What is the future of humankind? And what parts of its past remain relevant?
Big questions, and if you are coming to this blog for answers, I’m afraid you’re looking in the wrong place. It sounds like the kind of big question you could type into an answer bot on a web site, and artificial intelligence (AI) could take a stab at it. Or that you could go out into nature and contemplate for a while.
This week, both of those things—the quiet of the garden and the cacophony of new computer frontiers—were relevant to my experience.
I’m reasonably sure that AI will come up with a plausible sounding answer to your philosophical query. One thing it’s likely to state is that “this is a question people have been asking for many years.” Thanks, Captain Obvious AI. I guess when you’re based on chewing up billions of pages of random text and spitting out sentences based on grammatical rules and predictive algorithms of what word would likely come next, you end up sounding a bit like a gifted (grammatically correct, right?) college freshman padding an essay.
AI will also, apparently, sound sexist and racist.
Dr. Robert Todd, a math professor at Mount Mercy University, gave an interesting talk on the nature of computer Artificial Intelligence Sept. 27. It was part of a Fall Faculty Series of talks on Humans and Machines. The next talk, on Oct. 4, will also be on AI. Its influence healthcare will be covered by Dr. Melody Jolly.
Included in this week’s presentation was Rob calling up an AI web site for some “dialogue.” One of the odd aspects of today’s AI is that it’s good enough that if you’re not paying attention, you might think there is a person at the other end, when there’s not.
Besides showing samples of texts between human and machine, Rob asked another AI site to create some watercolor portraits of “a university president.”
The resulting faces looked a bit scarily abstract. As another professor in the audience remarked, this AI bot painter apparently thinks there are serious problems with a president’s nose. AI also thinks presidents are all white men wearing western-style business suits.
Rob was pointing out that AI is based on the texts fed into it. And there are strong gender biases and racial attitudes built into the source texts.
Will we all soon be working for robot overlords? Maybe, but Rob noted that the biggest worry he has is that only large corporations are rich enough to construct and host the most complex of AI these days, which adds to the developing trend of a digital elite. On the other hand is the ability to ask and process scientific questions that would be impossible without the massive data processing of AI.
“The opportunities for science and new learning are unparalleled,” he said.
To explain a bit about how AI works without getting into concepts that are too advanced, Rob illustrated how colors in the RGB model—which you, dear reader, are using to see the hues on the screen you’re reading this blog on—can be plotted as vectors in three-dimensions. And as mathematical vector they can be added. Plus, there are paths that can be formed—a shades of grey route through the middle of the resulting color cube, for example. Rob used the analogy of a building, where things would be so many floors up, and so many doors to the right or left.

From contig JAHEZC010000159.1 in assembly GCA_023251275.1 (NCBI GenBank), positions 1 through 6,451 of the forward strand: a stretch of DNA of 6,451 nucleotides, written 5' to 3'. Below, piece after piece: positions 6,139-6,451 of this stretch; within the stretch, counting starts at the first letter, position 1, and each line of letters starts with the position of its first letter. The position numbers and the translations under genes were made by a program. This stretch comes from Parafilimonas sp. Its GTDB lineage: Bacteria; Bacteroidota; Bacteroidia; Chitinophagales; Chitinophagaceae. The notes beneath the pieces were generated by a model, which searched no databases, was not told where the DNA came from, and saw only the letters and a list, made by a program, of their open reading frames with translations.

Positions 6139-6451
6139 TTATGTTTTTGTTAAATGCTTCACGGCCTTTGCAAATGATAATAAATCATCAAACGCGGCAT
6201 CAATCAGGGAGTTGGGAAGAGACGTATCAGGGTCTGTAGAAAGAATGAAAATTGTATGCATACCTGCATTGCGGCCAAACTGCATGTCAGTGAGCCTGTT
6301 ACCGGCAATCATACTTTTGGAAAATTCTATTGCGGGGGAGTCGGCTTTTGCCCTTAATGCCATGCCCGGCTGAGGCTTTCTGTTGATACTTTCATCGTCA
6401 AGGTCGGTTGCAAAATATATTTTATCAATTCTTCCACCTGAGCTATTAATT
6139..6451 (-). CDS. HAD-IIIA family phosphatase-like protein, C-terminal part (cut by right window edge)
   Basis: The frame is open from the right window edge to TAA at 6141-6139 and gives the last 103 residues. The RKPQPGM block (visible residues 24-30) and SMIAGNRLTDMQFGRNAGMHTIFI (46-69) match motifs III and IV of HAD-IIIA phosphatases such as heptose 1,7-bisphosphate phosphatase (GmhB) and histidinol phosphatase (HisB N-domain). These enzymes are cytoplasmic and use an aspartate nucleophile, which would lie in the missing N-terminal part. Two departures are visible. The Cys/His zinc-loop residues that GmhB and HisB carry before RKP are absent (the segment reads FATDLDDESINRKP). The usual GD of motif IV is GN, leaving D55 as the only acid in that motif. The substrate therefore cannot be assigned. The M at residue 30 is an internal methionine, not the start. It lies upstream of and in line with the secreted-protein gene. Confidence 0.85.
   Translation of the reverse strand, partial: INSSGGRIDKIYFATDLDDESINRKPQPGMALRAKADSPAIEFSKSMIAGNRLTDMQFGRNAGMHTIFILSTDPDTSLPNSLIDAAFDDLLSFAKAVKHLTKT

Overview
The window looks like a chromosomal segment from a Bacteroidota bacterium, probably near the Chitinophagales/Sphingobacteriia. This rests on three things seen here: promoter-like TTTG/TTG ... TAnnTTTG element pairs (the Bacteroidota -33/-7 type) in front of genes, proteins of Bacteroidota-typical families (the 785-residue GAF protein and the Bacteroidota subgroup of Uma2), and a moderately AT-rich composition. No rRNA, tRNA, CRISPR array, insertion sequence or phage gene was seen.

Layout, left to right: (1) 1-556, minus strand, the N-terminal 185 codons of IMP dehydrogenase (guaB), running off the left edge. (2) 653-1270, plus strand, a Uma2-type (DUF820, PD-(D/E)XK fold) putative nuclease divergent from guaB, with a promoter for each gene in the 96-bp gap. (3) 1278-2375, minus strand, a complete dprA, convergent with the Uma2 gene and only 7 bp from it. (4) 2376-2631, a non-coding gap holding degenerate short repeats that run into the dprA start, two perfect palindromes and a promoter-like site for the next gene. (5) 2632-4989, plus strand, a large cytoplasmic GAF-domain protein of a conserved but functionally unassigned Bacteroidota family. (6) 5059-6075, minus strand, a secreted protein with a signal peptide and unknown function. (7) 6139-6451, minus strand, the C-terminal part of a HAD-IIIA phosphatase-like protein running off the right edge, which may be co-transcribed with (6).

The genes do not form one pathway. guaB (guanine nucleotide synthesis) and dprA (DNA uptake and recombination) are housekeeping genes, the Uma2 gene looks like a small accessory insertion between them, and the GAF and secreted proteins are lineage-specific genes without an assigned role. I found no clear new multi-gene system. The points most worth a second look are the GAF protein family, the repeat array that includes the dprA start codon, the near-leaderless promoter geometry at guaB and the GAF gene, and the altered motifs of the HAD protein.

He also noted how often we already use AI. The way Google or Meta constructs our online realities by predicting what comes next after our clicks, for example. The dawning of self-driving cars. The Turnitin system many professors us to detect potential plagiarism.
It was a scary and thought-provoking look into our evolving computer-controlled reality. As a partial antidote or counterpoint, it was great to hear a different speaker on Wednesday focus on earth—literal earth, the dirt from which life springs and to which it can be therapeutic to attend to.
In recent years at MMU, a librarian, Robyn Clark-Bridges, has been tending gardens near the library. It started years ago with some Hostas from her home that she divided, and, with permission from the facilities department at MMU, planted in the shade of some pear trees.
I invited Robyn to a media writing class where PR students are learning to write feature stories—I figured that the story of the gardens would be an interesting topic. Little did I know.
For one thing, Robyn’s interest in gardening has many levels. It’s both therapy for recovering from childhood trauma, plus connecting with the divine—the garden is a place where she can pray. And her interest in plants is not casual—she took the time to become a Master Gardener, and was appointed the first “Neighborhood Captain” by Trees Forever in a local effort to replant trees following a devastating storm—a derecho—that took out much of the local tree canopy in 2020.
In “Robyn’s Garden” by the library—named not by her, but the facilities department—two of four pear trees that flanked the library were taken in the 2020 storm. At personal expense and at great effort, Robyn managed to secure two American Hornbeam trees to replace them. She is watering the young trees. If they survive, unlike pears, which are invasive and short-lived, the native Hornbeams may live for a century.
Connection to a living legacy is one pleasure for those of us who love and plant trees. Gardening, besides being good for the psyche and soul, also creates wonderful, peaceful places to be. “It’s very grounding,” Robyn said. “It’s easy to forget any outside worries.”
The students did well. They asked interesting questions, but most of all, Robyn did well, freely sharing personal anecdotes for the class. I’ll look forward to reading the resulting stories.
And after Tuesday’s foray into the constructed realities AI is capable of, it was nice to be reconnected on Wednesday to our ongoing connection to nature in our gardens. All in all, an interesting week on campus.